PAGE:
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Benefits of Positive Association

My mother was the most respected person I knew in my youth. It always amazed me how her calm nature and welcoming spirit were honored by young and elderly people, rich and poor, educated or not. I wanted people to know this good-natured woman was my mother. But if I did something bad, I didn?t want people to know who my mother was. I didn?t want to tarnish her good name.

My mother?s character played a significant role in my marriage. According to Kamba community custom, the background of a potential husband or wife is analyzed before final commitment. My mother-in-law wanted to know more about me. She asked one of my neighbors, who attended her church, about my character. My neighbor said, ?Nowadays it?s hard to tell the character of young people?but this young man has a wonderful mother.?

In the last few years, I have been blessed with another positive association, albeit sometimes by confusion. Since Father Rogatian Urassa (now at St. Mary?s Perish, Boise) came to Idaho in late 1990s, numerous people have confused the two of us. In restaurants people have given me a seat thinking I am their priest. One time, while I was presenting at a school in Idaho Falls, one of the parents came and apologized for missing mass the previous Sunday. I tease these people by saying that, ?Next time, I will come with a collection plate.?

Other people say how much I remind them of Father Urassa with my accent or the way I tell stories or his loving spirit?he has a perpetual smile. Yes, Father Urassa has been a great friend since he arrived in Idaho. He was born and raised in Tanzania while I am a native of Kenya. We share notes of our upbringing. Family values and the beauty of structured relationship?where you know who you are and how you related with everyone else. We are from different tribes and languages but we share a lot of traditional practices. I have had him give lectures in my classes at Boise State University.

My relationships or association with both my mother and Father Urassa has taught me a lot about my walk with Christ. First, I appreciate our association and I am not ashamed of it. When I talk about either of them, I enthusiastically tell of their character, what that means to me, and how I wish I can be with them more often. Their character, sometimes, somehow became the yardstick with which my integrity is measured. I would hate to represent them poorly.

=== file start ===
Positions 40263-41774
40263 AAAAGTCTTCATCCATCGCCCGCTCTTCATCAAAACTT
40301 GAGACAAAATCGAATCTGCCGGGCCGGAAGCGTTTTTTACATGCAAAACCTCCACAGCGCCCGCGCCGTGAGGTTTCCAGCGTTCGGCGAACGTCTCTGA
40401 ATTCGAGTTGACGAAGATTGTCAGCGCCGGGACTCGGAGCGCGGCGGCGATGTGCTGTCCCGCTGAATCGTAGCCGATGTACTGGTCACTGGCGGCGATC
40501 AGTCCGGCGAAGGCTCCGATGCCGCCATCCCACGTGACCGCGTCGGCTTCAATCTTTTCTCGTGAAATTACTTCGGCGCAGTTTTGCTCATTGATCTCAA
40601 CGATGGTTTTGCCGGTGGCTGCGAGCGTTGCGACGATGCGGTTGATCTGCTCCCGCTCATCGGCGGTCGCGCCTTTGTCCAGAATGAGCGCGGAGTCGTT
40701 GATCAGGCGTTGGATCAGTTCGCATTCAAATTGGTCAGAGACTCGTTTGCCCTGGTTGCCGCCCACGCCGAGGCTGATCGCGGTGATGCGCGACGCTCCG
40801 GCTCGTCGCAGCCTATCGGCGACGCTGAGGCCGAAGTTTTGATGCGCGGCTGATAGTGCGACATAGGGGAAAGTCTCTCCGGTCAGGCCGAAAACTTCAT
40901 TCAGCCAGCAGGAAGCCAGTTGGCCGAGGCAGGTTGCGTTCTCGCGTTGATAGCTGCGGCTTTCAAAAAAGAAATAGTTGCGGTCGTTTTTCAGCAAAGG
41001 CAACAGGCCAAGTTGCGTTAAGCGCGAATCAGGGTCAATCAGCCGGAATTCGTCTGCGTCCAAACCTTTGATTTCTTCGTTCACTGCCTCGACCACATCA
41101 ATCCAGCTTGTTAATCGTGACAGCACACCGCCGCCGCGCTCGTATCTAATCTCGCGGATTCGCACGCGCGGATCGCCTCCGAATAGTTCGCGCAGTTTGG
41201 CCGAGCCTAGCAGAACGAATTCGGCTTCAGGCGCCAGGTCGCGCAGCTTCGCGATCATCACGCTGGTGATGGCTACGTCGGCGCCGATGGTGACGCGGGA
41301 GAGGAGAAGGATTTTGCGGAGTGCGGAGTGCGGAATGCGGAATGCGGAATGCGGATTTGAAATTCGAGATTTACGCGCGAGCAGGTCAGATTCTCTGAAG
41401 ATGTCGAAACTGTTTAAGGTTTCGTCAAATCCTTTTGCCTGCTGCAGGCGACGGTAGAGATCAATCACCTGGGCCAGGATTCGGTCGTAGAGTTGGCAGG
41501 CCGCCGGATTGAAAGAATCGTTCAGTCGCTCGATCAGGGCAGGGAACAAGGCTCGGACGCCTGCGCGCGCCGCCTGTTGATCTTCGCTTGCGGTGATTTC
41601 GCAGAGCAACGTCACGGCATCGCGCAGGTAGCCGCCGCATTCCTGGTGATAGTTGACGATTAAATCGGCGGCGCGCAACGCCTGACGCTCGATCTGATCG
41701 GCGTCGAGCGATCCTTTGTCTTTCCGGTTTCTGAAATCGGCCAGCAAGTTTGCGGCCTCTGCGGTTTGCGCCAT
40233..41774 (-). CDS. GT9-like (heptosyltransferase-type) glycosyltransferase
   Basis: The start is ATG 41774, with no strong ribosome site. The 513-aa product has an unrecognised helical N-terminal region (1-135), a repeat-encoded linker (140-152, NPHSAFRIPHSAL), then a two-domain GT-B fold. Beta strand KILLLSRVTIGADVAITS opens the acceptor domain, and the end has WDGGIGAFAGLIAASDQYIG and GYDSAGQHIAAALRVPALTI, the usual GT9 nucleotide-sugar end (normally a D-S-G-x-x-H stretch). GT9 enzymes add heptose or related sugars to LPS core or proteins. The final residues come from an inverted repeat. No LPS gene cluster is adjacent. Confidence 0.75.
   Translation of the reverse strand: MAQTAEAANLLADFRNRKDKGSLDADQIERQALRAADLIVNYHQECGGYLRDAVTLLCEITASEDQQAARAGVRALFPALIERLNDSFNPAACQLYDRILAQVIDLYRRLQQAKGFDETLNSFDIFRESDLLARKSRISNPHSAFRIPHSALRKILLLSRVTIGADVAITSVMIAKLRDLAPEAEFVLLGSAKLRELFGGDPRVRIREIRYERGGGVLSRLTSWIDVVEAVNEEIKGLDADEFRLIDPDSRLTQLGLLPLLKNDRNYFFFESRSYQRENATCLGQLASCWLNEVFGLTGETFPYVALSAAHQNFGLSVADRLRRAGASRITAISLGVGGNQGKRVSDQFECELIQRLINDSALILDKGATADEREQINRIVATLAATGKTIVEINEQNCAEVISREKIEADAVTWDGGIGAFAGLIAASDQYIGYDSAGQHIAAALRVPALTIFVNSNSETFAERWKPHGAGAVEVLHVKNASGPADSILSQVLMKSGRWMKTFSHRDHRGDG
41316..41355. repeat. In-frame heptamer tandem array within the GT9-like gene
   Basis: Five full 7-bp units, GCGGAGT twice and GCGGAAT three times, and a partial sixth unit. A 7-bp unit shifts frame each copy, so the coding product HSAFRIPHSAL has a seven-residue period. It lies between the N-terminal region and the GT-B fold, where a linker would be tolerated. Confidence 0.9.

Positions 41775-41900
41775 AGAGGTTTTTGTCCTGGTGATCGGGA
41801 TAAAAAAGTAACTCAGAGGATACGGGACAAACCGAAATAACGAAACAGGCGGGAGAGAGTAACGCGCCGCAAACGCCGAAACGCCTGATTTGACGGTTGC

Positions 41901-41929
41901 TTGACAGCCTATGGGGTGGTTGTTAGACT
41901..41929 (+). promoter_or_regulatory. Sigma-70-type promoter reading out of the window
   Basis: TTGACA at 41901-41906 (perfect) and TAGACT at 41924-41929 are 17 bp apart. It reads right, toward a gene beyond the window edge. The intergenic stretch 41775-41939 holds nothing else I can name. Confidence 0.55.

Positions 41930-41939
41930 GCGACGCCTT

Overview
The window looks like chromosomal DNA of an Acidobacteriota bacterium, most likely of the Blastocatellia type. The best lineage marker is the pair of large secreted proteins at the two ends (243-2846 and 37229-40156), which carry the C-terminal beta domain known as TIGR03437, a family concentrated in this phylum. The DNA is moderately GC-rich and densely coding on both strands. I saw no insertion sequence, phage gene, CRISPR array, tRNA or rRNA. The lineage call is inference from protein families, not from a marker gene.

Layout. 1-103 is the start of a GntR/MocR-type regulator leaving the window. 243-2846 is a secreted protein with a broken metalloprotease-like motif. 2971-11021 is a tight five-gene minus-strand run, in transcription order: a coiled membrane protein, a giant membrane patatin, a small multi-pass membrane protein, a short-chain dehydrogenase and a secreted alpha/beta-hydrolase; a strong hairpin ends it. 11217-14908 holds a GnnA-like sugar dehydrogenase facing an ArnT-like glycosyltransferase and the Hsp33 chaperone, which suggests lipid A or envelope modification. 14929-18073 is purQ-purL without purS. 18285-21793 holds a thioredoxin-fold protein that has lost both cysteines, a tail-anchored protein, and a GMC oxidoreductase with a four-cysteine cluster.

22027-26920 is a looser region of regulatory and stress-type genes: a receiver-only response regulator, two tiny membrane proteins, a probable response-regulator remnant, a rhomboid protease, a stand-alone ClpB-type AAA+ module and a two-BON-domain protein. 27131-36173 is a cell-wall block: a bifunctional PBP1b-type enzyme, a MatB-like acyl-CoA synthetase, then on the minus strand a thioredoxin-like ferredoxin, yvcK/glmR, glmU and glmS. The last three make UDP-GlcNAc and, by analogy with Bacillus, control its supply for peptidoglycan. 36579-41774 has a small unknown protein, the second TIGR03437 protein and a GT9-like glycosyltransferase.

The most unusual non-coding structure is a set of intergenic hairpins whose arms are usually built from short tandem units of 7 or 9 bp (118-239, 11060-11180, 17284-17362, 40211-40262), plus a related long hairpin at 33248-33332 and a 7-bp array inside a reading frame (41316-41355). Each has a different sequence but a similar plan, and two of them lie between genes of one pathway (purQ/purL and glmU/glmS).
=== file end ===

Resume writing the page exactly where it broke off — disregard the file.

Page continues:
From these two different relationships, and many others, I have found deep conviction on how I should not be afraid to be associated with Christ Jesus. He did and does so many good things; I want people to know He is my friend. I even want them to know when our friendship began, the benefits that I derive, and what He can do for them spiritually and socially.

Sometimes I wonder?can people trust me more because I am associated with Jesus, just like my mother-in-law trusted me because of my mother?s character? If, based on conventional wisdom we are a byproduct of the kind of associates we have, would people who haven?t known Him now know about Him without reading the Bible, from my actions and attitude?

The Bible, in Acts 11, speaks of when the disciples were called Christians, (people who follow Christ) for the first time in Antioch. They were associated with Him because of their belief and way of life.

For relationships to grow there is the need to learn about each other (God already knows about me and you), communication, trust, commitment, cooperation and willingness to be accountable for one?s actions.

Being my mother?s child provided many benefits. Having good friends like Rasa brings joy to life. I understand when Paul, in Romans 1:16 says, ?For I am not ashamed of the gospel of Christ: For it is the power of God unto salvation to every one that believeth??

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